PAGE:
You can’t turn on the T.V for Osama Bin Laden’s face is looking back at you. By now you would have thought because of his demise our fascination with him would be over. Instead I believe it is gaining momentum because people want to know how this man that caused so much pain to others in the world lived. Everyone assumed he lived in caves and led the life of similar to Robin Hood. Instead, we are finding out he was an old man living on the third floor of a house with a young wife and his children. He was a son, brother, father and husband wrapped in a myth that turned out to be untrue. He wasn't a Robin Hood. I asked myself do I hate this man. As a child I wasn’t taught hate and as an adult practicing Vipassana Buddhism I continue to follow the road less travel-compassion.
I never even used the word hate until one day I heard myself utter the word without thinking about it. I was attending an affair with several friends who had each gotten a cup of hot coffee. One of the ladies asked me if I wanted a cup. I replied, “No, I hate coffee,” as I threw my arms up I accidentally hit the coffee cup of a lady standing next to me. The coffee spilled and landed on my arm. Today, I have a scare in the shape of Africa on my forearm.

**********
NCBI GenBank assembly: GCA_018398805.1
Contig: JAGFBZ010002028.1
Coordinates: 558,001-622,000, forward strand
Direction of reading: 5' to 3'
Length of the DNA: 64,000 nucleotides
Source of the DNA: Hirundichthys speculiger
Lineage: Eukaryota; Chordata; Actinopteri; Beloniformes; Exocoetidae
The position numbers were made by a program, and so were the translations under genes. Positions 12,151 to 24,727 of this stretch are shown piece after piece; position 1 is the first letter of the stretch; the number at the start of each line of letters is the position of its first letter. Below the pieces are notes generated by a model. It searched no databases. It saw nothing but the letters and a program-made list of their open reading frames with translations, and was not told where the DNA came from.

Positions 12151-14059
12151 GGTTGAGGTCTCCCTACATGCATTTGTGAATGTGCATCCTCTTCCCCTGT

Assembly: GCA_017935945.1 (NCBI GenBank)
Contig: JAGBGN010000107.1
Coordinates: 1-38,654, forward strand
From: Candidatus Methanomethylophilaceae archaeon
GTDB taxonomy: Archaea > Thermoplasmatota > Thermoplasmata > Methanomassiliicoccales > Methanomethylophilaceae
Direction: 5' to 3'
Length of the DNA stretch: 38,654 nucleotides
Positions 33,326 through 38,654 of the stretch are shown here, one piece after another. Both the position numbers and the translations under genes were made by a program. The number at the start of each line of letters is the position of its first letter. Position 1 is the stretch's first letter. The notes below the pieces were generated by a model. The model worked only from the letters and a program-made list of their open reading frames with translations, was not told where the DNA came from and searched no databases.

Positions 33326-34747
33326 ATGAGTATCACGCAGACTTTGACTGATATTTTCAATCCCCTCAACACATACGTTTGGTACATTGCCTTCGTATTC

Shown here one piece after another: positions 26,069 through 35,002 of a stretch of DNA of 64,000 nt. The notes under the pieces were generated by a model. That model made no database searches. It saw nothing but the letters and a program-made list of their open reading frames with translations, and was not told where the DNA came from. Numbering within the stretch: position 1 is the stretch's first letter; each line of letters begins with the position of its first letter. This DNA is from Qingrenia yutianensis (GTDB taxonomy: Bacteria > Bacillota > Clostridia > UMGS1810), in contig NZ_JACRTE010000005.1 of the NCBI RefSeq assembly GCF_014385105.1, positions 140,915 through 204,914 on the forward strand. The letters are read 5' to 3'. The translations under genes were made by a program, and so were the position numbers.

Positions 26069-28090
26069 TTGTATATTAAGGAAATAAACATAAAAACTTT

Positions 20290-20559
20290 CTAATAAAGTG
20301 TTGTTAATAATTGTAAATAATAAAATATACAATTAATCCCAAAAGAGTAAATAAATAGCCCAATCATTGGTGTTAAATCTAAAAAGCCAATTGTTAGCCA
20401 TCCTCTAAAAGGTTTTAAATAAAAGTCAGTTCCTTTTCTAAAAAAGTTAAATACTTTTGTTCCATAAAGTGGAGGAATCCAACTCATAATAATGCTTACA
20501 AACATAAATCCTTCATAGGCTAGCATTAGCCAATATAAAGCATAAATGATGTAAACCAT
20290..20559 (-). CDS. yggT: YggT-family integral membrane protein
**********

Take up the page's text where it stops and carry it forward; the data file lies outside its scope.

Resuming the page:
I realize that Osama Bin Laden living in that room was in agony and pain and probably has been most of his life. He wanted to hurt because he was hurting which is no excuse for harmful acts. His compound was a prison. He couldn't leave it. So no, I do not hate Bin Laden neither do I hate the predators that murdered my young brother over thirty years ago.
Osama Bin Laden and others who choose to do harmful acts against others have taught me to look inside of myself to be compassionate. The meaning of compassion is to recognize the suffering of others and take action to help them. Of course, I couldn't help Bin Laden but I could pray for world peace and harmony. Author and theologian Fredrick Buechner describes the meaning of compassion in these words: "Compassion is sometimes the fatal capacity for feeling what it is like to live inside somebody else's skin. It is the knowledge that there can never really be any peace and joy for me until there is peace and joy finally for you too."
When we feed off other’s hurt we create an energy field that exhibits a deep reddish brown color around us. This field will attach itself to anyone, place or things that vibrates with it. Then it wins. Compassion helps you to detach from that sphere of negative energy and see the suffering behind the eyes of the other. I know from experience how difficult this is to do when someone you love have been brutally hurt. No words or acts can immediately heal the pain you feel. But I will not let that sphere of negativity consume me. I know it is a defining challenge that I must work through everyday.